Last month’s transboundary flash flood on the Bhote Kosi alarms Nepal’s hydropower developers
THRICE HIT: The Bhote Kosi hydropower dam last month after it was damaged by a flash flood caused by a landslide dam that burst in Tibet .
The Bhote Kosi has been hit thrice by disasters in the last two years. The Jure landslide of August 2014 brought down a whole mountainside and blocked the river. A year later, the earthquakes struck. And last month, a landslide dam burst in Tibet, causing much destruction downstream in Nepal.
The 45 MW Bhote Kosi private power project was closed for six months after the Jure landslide because the transmission lines were swept away. It had just started generating electricity when the earthquake damaged the penstock pipe and caused the power house to subside. It was being repaired and was supposed to resume operation in September, but the 22 July flash flood damaged the intake and powerhouse.
The multiple disasters on the Bhote Kosi have been a wake-up call for other large infrastructure projects along Himalayan rivers, and mean that Nepal’s ambitious goal of generating 10,000 MW of electricity by 2026 may have to be re-evaluated.
Himalayan rivers have always been prone to floods and landslides but climate change has added another level of danger, with glacial lakes filling up because of melting ice fields. The floods and landslides of the past two years could well be rehearsals for bigger disasters to come.
Khadga Bahadur Bista, President of the Independent Power Producers’ Association, says the Bhote Kosi is a reminder of the threat of floods caused by glacial lake and landslide dam outbursts on hydropower projects. “The Jure landslide and the earthquakes were eye openers, but the recent floods have alarmed us even more,” he said.
The Bhote Kosi powerhouse subsided and was covered with debris for months after last year’s earthquakes.
The Bhote Kosi flood is reckoned to have been triggered by a massive landslide in Tibet that blocked the river. This impounded lake subsequently burst, causing the flood. A similar disaster knocked out the Sun Kosi power house and 20 km of the Kodari Highway in 1981 when the Zhangzangbo glacial lake in Tibet burst. In 1985, the Namche hydropower project was badly damaged when the Dig Tsho glacial lake in Khumbu burst.
Floods triggered by the landslide dam outbursts have damaged hydropower plants on Nepal’s three Bhote Kosis, which flow down from Tibet as well as other glacier-fed rivers.
The Kathmandu-based International Centre for Integrated Mountain Development (ICIMOD) has identified 22 glacial lakes — 12 on the Nepali and 10 on the Tibetan side of the Himalaya — that could burst. A World Bank-funded report published by the Nepal Hydropower Association after last year’s earthquake says a significant glacial lake outburst flood could sweep away all hydropower plants built in cascades along trans-Himalayan rivers like the ones on the Rasuwa Bhote Kosi.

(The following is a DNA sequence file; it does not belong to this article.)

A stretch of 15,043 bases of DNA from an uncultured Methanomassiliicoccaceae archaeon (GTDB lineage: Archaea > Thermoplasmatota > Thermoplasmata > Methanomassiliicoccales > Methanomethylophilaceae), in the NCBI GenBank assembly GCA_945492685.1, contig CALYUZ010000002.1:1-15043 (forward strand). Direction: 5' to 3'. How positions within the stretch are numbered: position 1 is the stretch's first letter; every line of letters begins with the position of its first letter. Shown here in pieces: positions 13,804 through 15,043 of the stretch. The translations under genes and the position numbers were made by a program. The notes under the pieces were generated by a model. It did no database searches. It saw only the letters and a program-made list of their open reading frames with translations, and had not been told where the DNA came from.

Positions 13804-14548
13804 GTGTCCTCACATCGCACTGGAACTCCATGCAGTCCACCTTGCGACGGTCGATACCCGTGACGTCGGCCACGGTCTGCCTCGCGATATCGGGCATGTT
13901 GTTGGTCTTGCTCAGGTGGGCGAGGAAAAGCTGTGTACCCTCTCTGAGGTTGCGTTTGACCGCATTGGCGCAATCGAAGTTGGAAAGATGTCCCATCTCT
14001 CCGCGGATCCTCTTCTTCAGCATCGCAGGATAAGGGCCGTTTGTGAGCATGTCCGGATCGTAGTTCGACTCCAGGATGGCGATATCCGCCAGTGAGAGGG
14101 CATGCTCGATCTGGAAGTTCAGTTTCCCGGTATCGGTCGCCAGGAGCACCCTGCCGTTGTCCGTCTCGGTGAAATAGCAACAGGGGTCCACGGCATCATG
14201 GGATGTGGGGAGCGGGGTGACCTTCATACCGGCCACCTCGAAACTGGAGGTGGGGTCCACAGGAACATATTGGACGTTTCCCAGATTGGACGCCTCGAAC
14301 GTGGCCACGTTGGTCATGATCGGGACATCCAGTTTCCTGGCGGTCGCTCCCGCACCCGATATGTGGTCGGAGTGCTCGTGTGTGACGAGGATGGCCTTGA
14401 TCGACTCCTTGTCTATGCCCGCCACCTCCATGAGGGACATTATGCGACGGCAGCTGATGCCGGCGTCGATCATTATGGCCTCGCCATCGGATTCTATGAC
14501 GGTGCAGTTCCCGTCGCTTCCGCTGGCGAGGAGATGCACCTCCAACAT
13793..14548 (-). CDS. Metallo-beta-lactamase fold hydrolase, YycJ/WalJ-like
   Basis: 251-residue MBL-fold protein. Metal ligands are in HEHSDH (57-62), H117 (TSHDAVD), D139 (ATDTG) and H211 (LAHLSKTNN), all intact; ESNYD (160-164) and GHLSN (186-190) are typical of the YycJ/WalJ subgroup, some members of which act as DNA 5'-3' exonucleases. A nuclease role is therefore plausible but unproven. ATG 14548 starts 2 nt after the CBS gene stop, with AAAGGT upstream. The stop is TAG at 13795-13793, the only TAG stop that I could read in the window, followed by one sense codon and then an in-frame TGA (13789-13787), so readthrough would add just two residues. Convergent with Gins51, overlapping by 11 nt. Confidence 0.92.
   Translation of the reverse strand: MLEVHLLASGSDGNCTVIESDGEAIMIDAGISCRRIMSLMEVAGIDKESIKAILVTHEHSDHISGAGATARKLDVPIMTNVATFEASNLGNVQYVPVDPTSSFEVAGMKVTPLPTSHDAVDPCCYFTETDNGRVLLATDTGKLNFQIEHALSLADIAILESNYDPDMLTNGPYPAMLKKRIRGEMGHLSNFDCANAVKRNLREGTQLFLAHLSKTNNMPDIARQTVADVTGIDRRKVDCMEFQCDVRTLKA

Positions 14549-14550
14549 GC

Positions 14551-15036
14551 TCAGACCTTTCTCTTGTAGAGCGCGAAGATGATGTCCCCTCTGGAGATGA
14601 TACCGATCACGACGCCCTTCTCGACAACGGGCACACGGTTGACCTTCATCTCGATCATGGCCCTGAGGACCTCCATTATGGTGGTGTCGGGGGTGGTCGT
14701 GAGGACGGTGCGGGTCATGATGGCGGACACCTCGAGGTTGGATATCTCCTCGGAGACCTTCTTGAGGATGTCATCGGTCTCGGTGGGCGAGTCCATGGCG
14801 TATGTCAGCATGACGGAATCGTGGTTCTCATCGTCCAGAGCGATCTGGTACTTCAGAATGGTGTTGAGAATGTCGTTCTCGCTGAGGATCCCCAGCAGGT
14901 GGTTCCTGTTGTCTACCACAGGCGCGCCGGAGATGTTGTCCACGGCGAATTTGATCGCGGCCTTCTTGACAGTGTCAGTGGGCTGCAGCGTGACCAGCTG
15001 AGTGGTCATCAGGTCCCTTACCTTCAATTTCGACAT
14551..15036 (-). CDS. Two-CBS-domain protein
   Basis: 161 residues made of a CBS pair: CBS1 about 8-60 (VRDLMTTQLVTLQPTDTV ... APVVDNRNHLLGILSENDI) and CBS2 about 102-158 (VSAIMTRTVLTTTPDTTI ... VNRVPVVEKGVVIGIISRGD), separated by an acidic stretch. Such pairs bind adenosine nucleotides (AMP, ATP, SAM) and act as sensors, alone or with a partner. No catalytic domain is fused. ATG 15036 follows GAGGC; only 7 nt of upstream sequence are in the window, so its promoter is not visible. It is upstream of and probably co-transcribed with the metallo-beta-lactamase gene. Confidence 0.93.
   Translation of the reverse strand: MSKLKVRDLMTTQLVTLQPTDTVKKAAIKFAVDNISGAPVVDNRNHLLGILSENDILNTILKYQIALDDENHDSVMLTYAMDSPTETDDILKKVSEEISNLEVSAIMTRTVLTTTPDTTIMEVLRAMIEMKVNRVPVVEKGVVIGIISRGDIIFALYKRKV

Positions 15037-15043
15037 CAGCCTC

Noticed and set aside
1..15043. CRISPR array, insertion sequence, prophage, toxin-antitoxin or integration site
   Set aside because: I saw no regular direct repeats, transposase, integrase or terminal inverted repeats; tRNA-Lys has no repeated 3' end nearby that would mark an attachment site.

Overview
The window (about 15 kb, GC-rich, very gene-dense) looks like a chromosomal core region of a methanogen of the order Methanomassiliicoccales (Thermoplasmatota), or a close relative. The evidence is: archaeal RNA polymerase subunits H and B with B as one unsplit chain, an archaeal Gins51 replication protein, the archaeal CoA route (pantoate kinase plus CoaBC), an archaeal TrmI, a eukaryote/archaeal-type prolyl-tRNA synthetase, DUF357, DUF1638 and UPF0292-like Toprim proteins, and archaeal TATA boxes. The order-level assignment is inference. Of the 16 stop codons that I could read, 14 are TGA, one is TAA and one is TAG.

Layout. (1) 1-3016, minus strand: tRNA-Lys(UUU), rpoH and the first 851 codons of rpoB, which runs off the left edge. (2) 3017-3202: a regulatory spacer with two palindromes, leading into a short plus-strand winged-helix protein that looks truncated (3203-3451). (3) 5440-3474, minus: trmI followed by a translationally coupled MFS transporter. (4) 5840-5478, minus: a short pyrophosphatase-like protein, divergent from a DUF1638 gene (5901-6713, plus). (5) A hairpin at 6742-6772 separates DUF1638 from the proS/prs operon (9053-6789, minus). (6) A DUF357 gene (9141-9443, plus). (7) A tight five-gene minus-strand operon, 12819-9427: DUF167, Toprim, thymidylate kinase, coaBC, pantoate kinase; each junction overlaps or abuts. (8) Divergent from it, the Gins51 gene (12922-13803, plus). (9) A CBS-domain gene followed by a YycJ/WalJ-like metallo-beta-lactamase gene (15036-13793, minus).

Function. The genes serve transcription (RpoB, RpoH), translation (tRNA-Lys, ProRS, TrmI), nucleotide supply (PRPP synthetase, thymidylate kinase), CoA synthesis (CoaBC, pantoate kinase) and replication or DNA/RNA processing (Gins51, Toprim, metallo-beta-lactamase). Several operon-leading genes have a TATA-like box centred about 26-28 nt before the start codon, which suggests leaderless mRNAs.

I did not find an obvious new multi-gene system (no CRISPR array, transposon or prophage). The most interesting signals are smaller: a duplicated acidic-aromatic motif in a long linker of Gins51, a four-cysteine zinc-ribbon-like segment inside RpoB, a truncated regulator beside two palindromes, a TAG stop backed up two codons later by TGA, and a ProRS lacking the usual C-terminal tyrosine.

Nepal has taken several policy measures to protect the hydropower sector from glacial lake and landslide dam outbursts. The Department of Electricity Development guidelines require hydropower developers to factor in flood risk from the design phase onwards. Banks now require hydropower projects to address the dangers.
The Jure landslide that threw the Bhote Kosi plant out of operation for six months in 2014.
However, the scale of future floods on Himalayan rivers could be so catastrophic that no mitigation measures will be adequate. The worst case scenario is a mega-quake hitting the Nepal-China border region in which the shaking will first damage the projects, and then expose them to risks of tsunami-scale floods barrelling down the rivers as lakes burst upstream.
Arun Rajouriya of the Hydroelectricity Investment and Development Company says small hydropower projects could do more to be prepared for floods. “We do not invest money in projects that are not designed to withstand glacial or landslide floods, private investors must do the same,” he says.
Hari Pandit, an Institute of Engineering professor involved in the design of several hydropower projects, including the 400 MW Kaligandaki Koban, says a flood per se is not a threat to a mega-hydropower project — it is the sediment and debris they bring down that damage equipment and structures.
Pandit says techniques like centrifugal separators could replace the current gravity method for sedimentation. He adds: “To be better prepared for glacial lake and landslide dam outburst floods, we need to focus on advanced designs.”
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